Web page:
We eventually slogged our way through. The rain was coming down harder now, and we soldiered along saying little. Several more portages and lakes brought us to the last leg of our day: We’d travel northeast towards North Prairie Lake via 300m portage and creek travel, instead of southeast into Prairie Lake with a 1900m into North Prairie. Harlan had advised us that the 1900m was an endless tangle of blowdown, so we took his word and entered the creek following the quick 300m. Appropriately, the thunder began to boom in the distance not long after we had our boats in the water. The sides of the creek were so high that pulling off to the side was out of the question. The water level was surprisingly high though, so we decided to dig in and paddle as fast as we could. The rain came down harder, and the sickening question of why the water levels were so high lingered in the back of my mind. It had to be one or several beaver dams keeping the creek full. We’d come across a few that we needed to pull over, but none of a size that would account for the water depth we were paddling. There had to be something we hadn’t seen yet.
We found the dam. The Hoover Dam of beaver dams. More importantly, we found what wasn’t beyond the dam: water. Our stomachs sank as we looked at what we had in front of us. Several kilometres of winding mud twisted into the horizon, forcing us to remember some of the potential downfalls that we all signed up for with this trip. There was literally no way that we could feasibly drag our canoes the length of what remained. Right on cue, a massive crack of lightning touched down just beyond the treeline to the north of us and the skies opened right up in a torrential downpour. We were completely exposed in the wide open creek, with the only possibility of shelter sitting hundreds of yards away from us on either side. Kids: Don’t try this at home. We had to make a spur of the moment call in the name of safety, so Fulton and I leapt from the canoes and began dismantling the top of the beaver dam to flood the rest of the creek. This wasn’t my proudest moment; I’d never advocate altering animal habitat for ease of travel, but we were in an increasingly dangerous situation and needed to get moving. Surprisingly, it didn’t take much dam deconstruction (maybe an afternoon’s worth of beaver rebuilding) to release enough water downstream for us to get back in the boats and continue the trek towards North Prairie. (Harlan informed us later that someone camping a few km’s away from us that afternoon had been struck by lightning at their campsite and had to radio in to be flown out of the park.)
We got in the canoes. We paddled for a few yards. We got out of the canoes. We dragged for a few yards. This continued endlessly for longer than I’d like to remember. We would have just stayed out of the canoes and dragged for the remainder of the creek, but the tiny sections of water that punctuated the shallow weed beds and thick mud were beyond chest height in depth. The creek was flooded now, but not flooded enough. We persevered through several hours and kilometres of this in&out/drag&paddle monotony, accompanied by an impressive symphony of profanity (courtesy of Dan). Oh, and the leeches. Yes, the creek was full of leeches.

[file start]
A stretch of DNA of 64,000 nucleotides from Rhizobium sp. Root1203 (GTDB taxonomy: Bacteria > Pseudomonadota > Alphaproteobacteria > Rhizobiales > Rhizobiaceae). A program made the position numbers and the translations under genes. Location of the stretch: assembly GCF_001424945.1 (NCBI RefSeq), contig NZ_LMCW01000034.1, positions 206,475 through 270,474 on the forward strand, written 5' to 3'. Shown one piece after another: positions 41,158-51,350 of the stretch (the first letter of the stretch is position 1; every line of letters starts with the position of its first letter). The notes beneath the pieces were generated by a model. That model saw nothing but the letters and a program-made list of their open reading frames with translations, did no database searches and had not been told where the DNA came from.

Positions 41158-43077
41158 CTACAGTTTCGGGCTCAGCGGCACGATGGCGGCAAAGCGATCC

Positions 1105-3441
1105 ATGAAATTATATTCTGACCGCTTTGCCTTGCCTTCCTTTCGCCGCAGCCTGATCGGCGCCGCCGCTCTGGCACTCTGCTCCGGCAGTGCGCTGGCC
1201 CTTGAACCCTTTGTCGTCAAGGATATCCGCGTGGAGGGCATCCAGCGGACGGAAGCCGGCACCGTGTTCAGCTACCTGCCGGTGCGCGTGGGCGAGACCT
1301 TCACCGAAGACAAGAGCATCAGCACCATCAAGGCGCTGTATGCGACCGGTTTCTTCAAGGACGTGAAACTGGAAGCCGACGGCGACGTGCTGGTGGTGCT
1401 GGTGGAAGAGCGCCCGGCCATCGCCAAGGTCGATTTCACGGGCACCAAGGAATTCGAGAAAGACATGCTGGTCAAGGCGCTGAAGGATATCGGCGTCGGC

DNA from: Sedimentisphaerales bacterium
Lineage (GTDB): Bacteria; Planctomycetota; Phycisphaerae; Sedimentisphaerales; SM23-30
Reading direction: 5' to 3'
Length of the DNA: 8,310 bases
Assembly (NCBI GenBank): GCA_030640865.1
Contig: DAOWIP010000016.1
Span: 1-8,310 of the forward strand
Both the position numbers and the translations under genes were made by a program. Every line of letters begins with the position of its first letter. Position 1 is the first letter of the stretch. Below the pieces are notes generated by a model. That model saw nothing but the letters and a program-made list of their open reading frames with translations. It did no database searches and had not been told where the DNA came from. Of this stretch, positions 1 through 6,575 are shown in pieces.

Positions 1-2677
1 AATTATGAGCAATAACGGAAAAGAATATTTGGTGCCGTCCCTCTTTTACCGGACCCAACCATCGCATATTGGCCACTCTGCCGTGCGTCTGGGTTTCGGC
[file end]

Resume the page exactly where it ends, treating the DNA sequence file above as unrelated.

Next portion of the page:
Nick and I reached North Prairie a few minutes before Fulton, Dan, and Crispy; barely able to muster enough enthusiasm for any sort of celebration or congratulations. This was because we knew we had a choice to make. Our initial plan was to camp on either North Prairie or Indian House (a 975m portage to the east). We were soaked and exhausted. North Prairie didn’t have any campsites, and we’d have to find/make our own. Indian House had campsites littering the south shore right off the end of the portage. We managed to convince a VERY RELUCTANT group of guys to push on to Indian House, with the promise of a comfortable campsite waiting for us.
The 975m was relievingly flat (albeit inhabited by finger leeches, as Fulton discovered) and after a short paddle we found our campsite for the night in the continuing downpour as we were quickly losing light. We did our best to get the tarps up quickly and change into some dry clothes. I hadn’t been bothered that much by being wet for most of the day, but began to shiver as soon as we stopped at camp. People took turns setting up their tents under the tarp to keep them dry, and we did a reasonable job of making camp in the approaching darkness. I’d remained fairly calm in the midst of the day’s miserable events, but lost my temper for a few minutes when I knocked the tarp while setting up my tent under it, flooding the interior with the rainwater that had pooled on top of the shelter. Tantrum aside, we gathered under the tarp to warm ourselves with food and booze. Crispy had been changing into a dry sweatshirt, when an audible *crunch* and an ear-piercing scream broke the silence under the tarp. “PUT IT BACK IN!!! PUT IT BACK IN!!!” came from underneath the sweatshirt over Crispy’s head. Fulton, standing right beside him, alarmingly replied, “PUT WHAT BACK IN?!?!” Before the words left Fulton’s mouth, we all knew what had happened: Crispy had dislocated his shoulder. Again.
The next few hours were spent sipping whisky, constructing an arm sling, and trying to absorb everything that had transpired over the last 10-12 hours. We went to sleep early, wet, and completely drained.